Stop Playing With the Press

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Stop Playing With the Press

Verbal sniping continues between the ruling party and the opposition over a document drafted by an employee of the opposition Grand National Party disclosing a underhanded strategy to win the next presidential election. The ruling Millennium Democratic Party is on the offensive, claiming that there are two additional documents classifying journalists as pro-GNP and anti-GNP. The opposition denies this and vows to sue the ruling party for defamation. The two parties, intent only on political mudslinging, have put budget deliberations on the back burner.

We have already criticized the opposition for its outrageous actions. In particular, we are appalled by the idea of dividing newspaper editorial writers into "friendly" and "hostile" forces and searching potential opponents'' histories for irregularities. The opposition explained that it was only a "practice draft" for internal use only and that GNP President Lee Hoi-chang expressed his regret. However, this is not sufficient. The ideas contained in the document debase the news media, and they might eventually curtail free speech. Further explanation from Mr. Lee, along with a genuine apology, is needed.

At the same time, we are wary of the ruling party''s attitude. The party claims that the additional papers name some journalists. The ruling party has also said that "If the papers are made public, it will be a great misfortune for the news media." What sort of absurd remark is this? Let us assume that the opposition compiled a list and the ruling party obtained it. In that case, these names reflect arbitrary judgment on the part of some thoughtless opposition members. The list has nothing to do with individual journalists'' intentions or inclinations. Whether friendly or hostile, those who are on the list are hapless victims. Misunderstandings might compromise their writing activities, and the case could even generate discord within the media. The two political parties must immediately stop dragging the press into their political quarrel.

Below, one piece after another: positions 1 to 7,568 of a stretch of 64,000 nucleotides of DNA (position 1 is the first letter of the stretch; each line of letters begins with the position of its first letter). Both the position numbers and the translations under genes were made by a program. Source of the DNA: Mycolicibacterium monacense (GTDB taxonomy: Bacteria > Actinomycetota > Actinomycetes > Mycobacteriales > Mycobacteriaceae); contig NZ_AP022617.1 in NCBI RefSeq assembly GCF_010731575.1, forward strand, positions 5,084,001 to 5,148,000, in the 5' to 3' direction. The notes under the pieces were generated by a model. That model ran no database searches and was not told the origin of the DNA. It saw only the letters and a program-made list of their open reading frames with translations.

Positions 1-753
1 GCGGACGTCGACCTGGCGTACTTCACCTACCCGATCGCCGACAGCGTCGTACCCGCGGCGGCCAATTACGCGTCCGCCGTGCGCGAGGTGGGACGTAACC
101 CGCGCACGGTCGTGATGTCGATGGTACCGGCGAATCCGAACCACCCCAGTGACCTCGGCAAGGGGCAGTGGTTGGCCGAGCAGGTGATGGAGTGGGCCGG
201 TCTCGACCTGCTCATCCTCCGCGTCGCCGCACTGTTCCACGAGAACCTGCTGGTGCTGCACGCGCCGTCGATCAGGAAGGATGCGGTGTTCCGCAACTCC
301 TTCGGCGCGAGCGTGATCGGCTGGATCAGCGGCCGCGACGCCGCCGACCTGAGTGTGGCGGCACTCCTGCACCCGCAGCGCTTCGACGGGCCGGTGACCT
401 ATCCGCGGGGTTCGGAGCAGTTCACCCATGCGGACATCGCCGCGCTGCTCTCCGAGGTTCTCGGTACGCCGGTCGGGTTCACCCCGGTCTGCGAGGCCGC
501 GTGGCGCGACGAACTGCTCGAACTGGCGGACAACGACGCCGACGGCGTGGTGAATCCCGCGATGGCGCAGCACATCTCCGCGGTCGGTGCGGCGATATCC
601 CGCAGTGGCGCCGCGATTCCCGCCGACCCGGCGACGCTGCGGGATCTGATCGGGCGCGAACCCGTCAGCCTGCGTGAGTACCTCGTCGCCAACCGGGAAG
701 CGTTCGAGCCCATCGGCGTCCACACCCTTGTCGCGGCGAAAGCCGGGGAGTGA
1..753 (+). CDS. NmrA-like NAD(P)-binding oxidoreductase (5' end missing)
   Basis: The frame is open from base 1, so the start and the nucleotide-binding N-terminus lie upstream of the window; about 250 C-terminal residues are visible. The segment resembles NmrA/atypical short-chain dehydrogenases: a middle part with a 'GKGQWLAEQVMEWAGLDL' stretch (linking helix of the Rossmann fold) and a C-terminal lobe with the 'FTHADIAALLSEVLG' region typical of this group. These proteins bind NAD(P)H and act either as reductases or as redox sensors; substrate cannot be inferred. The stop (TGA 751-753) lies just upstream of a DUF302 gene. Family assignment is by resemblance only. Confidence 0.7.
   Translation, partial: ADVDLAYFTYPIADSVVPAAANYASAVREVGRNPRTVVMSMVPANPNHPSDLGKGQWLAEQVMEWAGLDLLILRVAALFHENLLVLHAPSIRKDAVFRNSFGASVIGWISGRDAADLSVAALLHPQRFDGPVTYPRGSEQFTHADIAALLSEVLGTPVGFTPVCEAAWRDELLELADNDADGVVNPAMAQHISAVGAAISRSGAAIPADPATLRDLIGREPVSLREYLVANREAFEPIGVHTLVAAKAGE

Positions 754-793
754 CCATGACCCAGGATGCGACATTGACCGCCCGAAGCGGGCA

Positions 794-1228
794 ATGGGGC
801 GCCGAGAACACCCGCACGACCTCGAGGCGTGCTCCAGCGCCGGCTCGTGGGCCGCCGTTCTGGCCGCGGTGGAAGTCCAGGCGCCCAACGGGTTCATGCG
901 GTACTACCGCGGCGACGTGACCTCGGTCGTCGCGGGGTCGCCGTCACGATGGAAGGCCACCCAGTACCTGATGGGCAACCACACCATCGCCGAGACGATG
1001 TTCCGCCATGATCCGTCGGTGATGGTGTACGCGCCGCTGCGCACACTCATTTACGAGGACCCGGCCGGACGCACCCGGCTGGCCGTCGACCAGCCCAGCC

The ruling party is demanding a parliamentary inspection of the document in question. The opposition, for its part, is asking for a parliamentary investigation of the last year''s shooting incident at the Blue House. We believe both cases do not merit parliamentary-level action. It is the budget that really matters.

by By Joseph W. Chung

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